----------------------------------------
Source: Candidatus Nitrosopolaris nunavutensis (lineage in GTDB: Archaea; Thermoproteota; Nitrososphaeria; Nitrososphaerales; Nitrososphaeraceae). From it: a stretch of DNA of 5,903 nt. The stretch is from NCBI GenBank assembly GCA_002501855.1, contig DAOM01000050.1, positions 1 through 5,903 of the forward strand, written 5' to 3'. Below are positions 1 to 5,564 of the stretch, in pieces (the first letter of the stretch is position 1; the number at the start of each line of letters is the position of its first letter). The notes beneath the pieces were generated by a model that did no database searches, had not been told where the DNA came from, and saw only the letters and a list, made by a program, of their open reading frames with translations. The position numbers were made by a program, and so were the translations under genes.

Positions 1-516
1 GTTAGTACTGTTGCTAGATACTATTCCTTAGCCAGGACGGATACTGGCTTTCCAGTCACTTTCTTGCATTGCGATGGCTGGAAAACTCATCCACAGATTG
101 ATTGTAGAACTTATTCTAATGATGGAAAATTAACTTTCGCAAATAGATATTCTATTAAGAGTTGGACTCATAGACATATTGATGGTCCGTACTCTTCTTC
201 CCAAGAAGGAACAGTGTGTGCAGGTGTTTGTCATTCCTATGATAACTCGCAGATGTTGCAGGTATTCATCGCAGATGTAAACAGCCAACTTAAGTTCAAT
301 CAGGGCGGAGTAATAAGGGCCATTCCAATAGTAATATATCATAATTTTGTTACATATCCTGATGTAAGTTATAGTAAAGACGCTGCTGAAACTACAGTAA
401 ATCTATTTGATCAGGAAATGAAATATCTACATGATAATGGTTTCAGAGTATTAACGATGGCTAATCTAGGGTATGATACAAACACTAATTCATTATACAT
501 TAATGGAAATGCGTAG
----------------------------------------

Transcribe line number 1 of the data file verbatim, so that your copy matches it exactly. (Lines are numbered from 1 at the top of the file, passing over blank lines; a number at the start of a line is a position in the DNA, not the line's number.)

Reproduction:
Source: Candidatus Nitrosopolaris nunavutensis (lineage in GTDB: Archaea; Thermoproteota; Nitrososphaeria; Nitrososphaerales; Nitrososphaeraceae). From it: a stretch of DNA of 5,903 nt. The stretch is from NCBI GenBank assembly GCA_002501855.1, contig DAOM01000050.1, positions 1 through 5,903 of the forward strand, written 5' to 3'. Below are positions 1 to 5,564 of the stretch, in pieces (the first letter of the stretch is position 1; the number at the start of each line of letters is the position of its first letter). The notes beneath the pieces were generated by a model that did no database searches, had not been told where the DNA came from, and saw only the letters and a list, made by a program, of their open reading frames with translations. The position numbers were made by a program, and so were the translations under genes.